The Controversial Muslim preacher has now extended his tentacles into schools in the United States, where he controls and operates more than 100 charter schools. The schools educate as many as 35,000 students — taken together they’d make up the largest charter school network in the USA. Fethullah Gulen doesn’t even have a high-school diploma and never went beyond the 5th grade.

    This crazy, 68 (78?) year old, Turkish Muslim preacher, Gulen, fled Turkey after his alleged intentions to replace the secular government with one based on Sharia laws were exposed. He comes to the US and meanwhile he continues to expand his network of Madrasas and related businesses overseas-Central Asia, Caucasus, Balkans, etc. He fled Turkey two decades ago due to charges by Turkish prosecutors that he led a conspiracy to subvert the secular state (the charges were recently dropped). He presides over Turkey’s largest religious movement, his supporters are estimated to number at least 6 million, according to academics researching the phenomenon and he commands the loyalty of two-thirds of the Turkish police.

    After years of investigating him the FBI and the Department of Homeland Security have been prevented by the CIA from bringing an indictment against him, so he can be kicked out of the US. Several dozen American teachers from Gulen’s charter schools have formed a coalition to expose the organizations’ documented ties to Gulen and other nefarious activities. A few groups have set up websites to provide information and exposés on this issue,

    Gulen organizations have a net worth is estimated to be somewhere between $22 billion and $50 billion, and he owns and operates over three hundred Madrasas around the world, including Pakistan, Central Asia, and the Caucasus. While Gulen’s suspicious and secretive Madrasas have been shut down and or restrained in countries such as Russia, Uzbekistan, and Turkmenistan.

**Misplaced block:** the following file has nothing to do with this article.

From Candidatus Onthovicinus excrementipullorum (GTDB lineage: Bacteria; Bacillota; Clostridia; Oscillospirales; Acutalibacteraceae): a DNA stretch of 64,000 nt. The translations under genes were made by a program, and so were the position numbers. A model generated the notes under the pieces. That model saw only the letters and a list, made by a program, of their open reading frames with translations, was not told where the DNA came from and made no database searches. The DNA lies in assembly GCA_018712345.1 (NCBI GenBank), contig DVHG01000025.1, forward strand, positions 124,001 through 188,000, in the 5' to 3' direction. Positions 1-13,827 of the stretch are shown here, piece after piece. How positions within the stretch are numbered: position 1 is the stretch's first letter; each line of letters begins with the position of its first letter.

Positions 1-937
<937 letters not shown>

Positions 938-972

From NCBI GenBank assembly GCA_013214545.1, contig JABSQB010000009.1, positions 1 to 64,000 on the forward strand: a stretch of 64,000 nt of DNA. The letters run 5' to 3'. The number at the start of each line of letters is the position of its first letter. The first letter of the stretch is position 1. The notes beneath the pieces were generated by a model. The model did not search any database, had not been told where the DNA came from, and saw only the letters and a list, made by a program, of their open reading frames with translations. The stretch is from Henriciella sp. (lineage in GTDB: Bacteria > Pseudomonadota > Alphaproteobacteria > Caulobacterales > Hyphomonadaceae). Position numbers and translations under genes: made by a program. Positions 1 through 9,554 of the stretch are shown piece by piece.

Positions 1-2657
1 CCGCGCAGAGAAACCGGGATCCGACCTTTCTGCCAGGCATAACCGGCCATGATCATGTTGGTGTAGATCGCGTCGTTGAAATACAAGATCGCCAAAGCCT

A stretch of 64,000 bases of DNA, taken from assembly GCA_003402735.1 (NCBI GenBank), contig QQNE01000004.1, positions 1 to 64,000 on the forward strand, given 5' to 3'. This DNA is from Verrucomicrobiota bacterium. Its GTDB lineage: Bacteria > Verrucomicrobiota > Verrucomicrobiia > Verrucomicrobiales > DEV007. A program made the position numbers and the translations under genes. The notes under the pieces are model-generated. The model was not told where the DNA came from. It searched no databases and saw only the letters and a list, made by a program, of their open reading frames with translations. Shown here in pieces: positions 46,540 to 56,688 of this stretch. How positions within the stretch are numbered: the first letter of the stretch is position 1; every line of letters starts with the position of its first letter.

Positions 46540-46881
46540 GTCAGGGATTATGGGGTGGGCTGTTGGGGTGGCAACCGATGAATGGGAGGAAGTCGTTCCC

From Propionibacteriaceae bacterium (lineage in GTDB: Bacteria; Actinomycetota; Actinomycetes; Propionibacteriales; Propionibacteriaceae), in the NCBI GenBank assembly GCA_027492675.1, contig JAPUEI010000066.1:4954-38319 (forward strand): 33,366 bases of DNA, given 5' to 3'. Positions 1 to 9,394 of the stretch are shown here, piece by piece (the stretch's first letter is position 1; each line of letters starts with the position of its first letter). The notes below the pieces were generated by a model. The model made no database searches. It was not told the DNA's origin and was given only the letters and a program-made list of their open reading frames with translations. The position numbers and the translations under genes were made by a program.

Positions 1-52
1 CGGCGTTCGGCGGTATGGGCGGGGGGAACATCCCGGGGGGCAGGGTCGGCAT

No one is mentioning why Gulen has been strongly backed by Israel. One of his top backers in the US, Mort Abramowitz, and he vouched for Gulen during his deportation hearing.

    Abramowitz is a pro-Israel buy and was a State Department foreign affairs analyst 1971-73. From 1974 to 1968, he was a Deputy Assistant Secretary of State. President Reagan nominated Abramowitz as Director of the Bureau of Intelligence and Research in 1985, and Abramowitz held this office from February 1, 1985 through May 19, 1989 (with the name of the office changing to Assistant Secretary of State for Intelligence and Research in 1986).

    In 1989, President George H. W. Bush named Abramowitz United States Ambassador to Turkey, a post he held until 1991. An influential member of this foreign policy establishment is Morton Abramowitz, whose career has involved him with both the Afghan mujahidin and Kosovo Albanian rebels.

    Abramowitz continued to act from behind the scenes for US Secretary of State Albright. He helped found the high-level International Crisis Group, a chief policy designer fro Bosnia and Kosovo. He was omnipresent behind the scenes of the Kosovo drama, both in making policy and in shaping elite business, government, and media opinion. He acted as an advisor to the Kosovo Albanian delegation at the Rambouillet talks, whose programmed breakdown provided the pretext for NATO bombing.

    Clinton’s undeclared Air WAR

    CIA links to Al Qeada and the NATO Bombings in the Balkans were a war
    crimes and undeclared wars SEE 1992 - 1999 The bombing of the
    Bosnian Serbs - A US war crime, parts 1 - 3.

    With the complicity of NATO and the US State Department, Mujahedeen
    mercenaries from the Middle East and Central Asia were first recruited
    to fight in the ranks of the Kosovo Liberation Army (KLA) in 1998-99,
    largely supporting NATO's war effort.